Germany’s Good Fortune Tips the Scales Against Its Neighbors
PARIS — The excellent second-quarter export and growth results reported by Germany have set that country at an increasing, and increasingly dangerous, distance from the other members of the European Union, with jeopardy to the EU and the euro — which many in Britain and the United States would like to see fail. Thus Germany’s success is tending to encourage market pessimism rather than international optimism, everywhere but in Germany itself, it seems, where complacency reigns, together with a certain amount of what the Germans themselves term schadenfreude.
There is always a correlation between the national outlook of a society and what may be called its national character, formed in part by its history of religious beliefs and practices. Germany is the land of Lutheranism, a religion committed to belief in the radical corruption produced by original sin, in the punishment of evil, and that only faith, and not good works, justifies. Those who waste the bounty of good times through extravagance and the neglect of duty — as in the case of the Greeks, and supposedly of the Spaniards, the Portuguese and the French — can expect no pity. The culturally Catholic Latins are more tolerant of sin, more willing to forgive, and they take a positive view of good works that benefit the poor and laggard.
In June Germany recorded the most spectacular rise in exports since 1984, so that its export-based surplus nears the level that prevailed before the present international crisis. The relative weakness of the euro has been very good for German automobile and heavy industrial exports. At the same time, Germany has been resistant to imports from elsewhere in the euro zone. Greece is selling only 2 percent of its GDP to Germany, and France only 3.8 percent, with Italy, Spain and Portugal trailing France. On the other hand, Austria and the Netherlands are exporting, respectively, 14 percent and 12 percent of their GDP to Germany.
In the EU’s overall plan for recovery, Germany insists on deficit-reducing measures across the entire euro zone, even though this has a depressive effect on other national economies and stimulates unemployment elsewhere, with particularly dangerous implications for the weaker economies where, as George Soros has recently written (in The New York Review of Books), “even if budgetary targets [as demanded by Germany] were met, it is difficult to see how the weaker countries could regain their competitiveness … in the absence of exchange rate depreciation.” He says that the demanded adjustment process would require reductions in wages and prices, producing deflation.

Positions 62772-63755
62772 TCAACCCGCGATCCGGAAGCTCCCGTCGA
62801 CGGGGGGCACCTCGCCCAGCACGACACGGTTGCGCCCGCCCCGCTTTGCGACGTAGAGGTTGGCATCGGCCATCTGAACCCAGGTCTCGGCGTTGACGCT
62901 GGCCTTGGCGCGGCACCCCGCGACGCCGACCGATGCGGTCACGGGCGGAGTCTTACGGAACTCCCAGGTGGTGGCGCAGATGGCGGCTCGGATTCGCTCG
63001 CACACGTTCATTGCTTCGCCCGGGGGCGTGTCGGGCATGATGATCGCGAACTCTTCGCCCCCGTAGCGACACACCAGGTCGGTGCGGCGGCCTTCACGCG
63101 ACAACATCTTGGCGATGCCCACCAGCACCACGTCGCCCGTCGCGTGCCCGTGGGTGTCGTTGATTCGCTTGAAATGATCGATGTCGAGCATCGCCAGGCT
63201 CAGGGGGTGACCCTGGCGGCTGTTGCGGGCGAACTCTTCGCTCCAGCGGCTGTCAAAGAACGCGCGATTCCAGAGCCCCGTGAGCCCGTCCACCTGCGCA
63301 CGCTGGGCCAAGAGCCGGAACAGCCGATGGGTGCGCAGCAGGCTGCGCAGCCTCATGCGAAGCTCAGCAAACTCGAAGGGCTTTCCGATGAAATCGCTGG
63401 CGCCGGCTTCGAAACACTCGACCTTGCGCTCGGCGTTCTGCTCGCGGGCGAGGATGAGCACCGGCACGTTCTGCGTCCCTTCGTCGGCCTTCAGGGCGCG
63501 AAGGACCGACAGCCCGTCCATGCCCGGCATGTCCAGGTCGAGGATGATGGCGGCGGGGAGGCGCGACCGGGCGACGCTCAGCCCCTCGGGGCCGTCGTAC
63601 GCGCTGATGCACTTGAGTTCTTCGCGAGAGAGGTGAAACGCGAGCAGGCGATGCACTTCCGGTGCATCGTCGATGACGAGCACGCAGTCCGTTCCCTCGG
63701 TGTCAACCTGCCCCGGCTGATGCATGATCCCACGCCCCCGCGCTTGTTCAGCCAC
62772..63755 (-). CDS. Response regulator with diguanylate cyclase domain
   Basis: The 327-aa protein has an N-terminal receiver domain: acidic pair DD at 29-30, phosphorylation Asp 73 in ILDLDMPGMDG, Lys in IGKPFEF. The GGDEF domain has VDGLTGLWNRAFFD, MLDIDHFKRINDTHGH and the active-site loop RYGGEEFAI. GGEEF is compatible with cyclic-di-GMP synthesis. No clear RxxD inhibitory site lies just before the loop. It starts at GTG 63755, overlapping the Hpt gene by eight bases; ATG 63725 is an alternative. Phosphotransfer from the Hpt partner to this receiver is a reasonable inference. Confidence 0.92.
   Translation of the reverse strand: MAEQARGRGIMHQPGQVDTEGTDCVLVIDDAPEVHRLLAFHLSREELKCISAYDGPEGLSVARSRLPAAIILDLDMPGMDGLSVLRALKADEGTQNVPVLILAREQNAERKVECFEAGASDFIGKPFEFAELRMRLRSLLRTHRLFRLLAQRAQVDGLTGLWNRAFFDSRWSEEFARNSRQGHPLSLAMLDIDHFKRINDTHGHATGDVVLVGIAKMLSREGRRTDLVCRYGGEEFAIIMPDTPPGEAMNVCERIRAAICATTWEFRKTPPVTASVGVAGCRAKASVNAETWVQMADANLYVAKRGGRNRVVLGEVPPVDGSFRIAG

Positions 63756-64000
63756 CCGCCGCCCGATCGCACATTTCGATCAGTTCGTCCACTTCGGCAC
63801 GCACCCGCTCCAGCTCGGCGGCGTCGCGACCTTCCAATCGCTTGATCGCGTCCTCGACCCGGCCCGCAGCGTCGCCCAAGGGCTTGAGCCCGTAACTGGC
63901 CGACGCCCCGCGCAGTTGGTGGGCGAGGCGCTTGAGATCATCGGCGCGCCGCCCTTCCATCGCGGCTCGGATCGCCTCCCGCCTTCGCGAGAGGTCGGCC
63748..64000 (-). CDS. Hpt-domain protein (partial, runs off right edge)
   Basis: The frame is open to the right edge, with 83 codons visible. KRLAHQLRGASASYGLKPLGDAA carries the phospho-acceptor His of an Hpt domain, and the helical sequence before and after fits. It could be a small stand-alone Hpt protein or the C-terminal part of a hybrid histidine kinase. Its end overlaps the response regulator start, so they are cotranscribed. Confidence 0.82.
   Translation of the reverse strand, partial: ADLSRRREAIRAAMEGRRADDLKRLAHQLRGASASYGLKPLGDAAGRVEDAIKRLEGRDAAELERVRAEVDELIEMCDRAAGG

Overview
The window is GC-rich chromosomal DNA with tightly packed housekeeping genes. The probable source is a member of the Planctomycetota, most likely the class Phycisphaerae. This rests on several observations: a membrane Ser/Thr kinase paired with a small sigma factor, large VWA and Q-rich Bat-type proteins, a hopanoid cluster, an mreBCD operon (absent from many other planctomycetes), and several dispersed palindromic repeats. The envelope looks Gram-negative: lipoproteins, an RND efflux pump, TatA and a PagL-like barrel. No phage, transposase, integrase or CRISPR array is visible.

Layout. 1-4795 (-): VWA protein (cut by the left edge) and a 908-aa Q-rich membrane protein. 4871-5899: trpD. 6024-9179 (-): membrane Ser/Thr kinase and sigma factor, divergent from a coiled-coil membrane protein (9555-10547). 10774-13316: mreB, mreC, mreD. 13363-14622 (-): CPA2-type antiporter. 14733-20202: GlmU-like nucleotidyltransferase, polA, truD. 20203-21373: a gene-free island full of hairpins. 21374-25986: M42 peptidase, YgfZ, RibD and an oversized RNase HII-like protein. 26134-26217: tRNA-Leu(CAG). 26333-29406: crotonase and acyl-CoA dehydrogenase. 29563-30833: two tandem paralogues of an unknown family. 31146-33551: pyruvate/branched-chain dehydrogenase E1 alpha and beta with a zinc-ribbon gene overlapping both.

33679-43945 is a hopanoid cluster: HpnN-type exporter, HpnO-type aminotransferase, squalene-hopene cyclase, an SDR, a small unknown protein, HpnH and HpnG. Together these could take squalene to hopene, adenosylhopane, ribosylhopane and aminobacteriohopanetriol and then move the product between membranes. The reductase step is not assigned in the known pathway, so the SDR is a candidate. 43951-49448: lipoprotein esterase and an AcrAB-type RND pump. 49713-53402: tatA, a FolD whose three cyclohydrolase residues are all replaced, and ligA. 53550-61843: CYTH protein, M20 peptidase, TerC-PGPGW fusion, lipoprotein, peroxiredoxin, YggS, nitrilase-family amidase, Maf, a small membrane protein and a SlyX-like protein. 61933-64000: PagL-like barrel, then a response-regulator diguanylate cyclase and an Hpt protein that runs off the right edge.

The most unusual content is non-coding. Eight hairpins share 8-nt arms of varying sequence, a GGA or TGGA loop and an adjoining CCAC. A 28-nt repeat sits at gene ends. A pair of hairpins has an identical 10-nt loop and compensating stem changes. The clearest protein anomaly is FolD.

Should there be a continuing decline in the value of the euro, which touched a recent low against the dollar in June, this would be good for euro zone exports, but without economic growth it would also cause “the relative weight of [these nations’ debt to] continue to grow” as well. This is true not only for national debt but also for commercial loans held by banks “even more reluctant to lend, compounding the downward pressures.”
Germany has been the principal material contributor to the construction of the European Union since the EU’s beginning in the Coal and Steel Community of 1951. (France has been the intellectual and political driving force in the construction of “Europe,” inventing its institutions and pushing its development.)
The present economic crisis has brought out in Germany something that has been feared since the days when the novelist and commentator Francois Mauriac remarked of Germany that he admired it so much that he was glad there were two of them. It is why both Margaret Thatcher, Britain’s then prime minister, and France’s President Francois Mitterrand opposed Germany’s reunification, which the United States successfully pushed for in 1990 — and which was in any case an inevitability once the USSR had foundered.
This united Germany has since acted with prudence and generosity, most of all in its reluctant sacrifice of the Deutschmark to the introduction of the common euro currency in 2001. The present crisis has reignited German fears of inflation, a part of the national emotional heritage. It has also seen a novel arrogance of discourse and condescension in dealing with nations of lesser economic virtue (if more palatable histories, as some Greeks bitterly noted earlier this year, called attention to the fact that Greece has never seen German reparations for the damage done to Greece during its brutal wartime occupation by Germany).
Since the creation of the European community and German rearmament within NATO, good Germans have boasted that they practiced no national foreign policy, only a European policy; and no national military policy, nor do they possess a national high command other than that of NATO. Now, however, under stress, many Germans have found that what amounts to adopting a new national economic policy comes naturally to them. Others, including other Germans, are made uncomfortable by so casual a treatment of the accomplishments of Europe in constructing its union, and its single market and common currency over the past 60 years, a collective achievement that has no counterpart in modern history, and a value that demands to be preserved.
Visit William Pfaff’s website for information on his latest book, “The Irony of Manifest Destiny: The Tragedy of America’s Foreign Policy,” at www.williampfaff.com.
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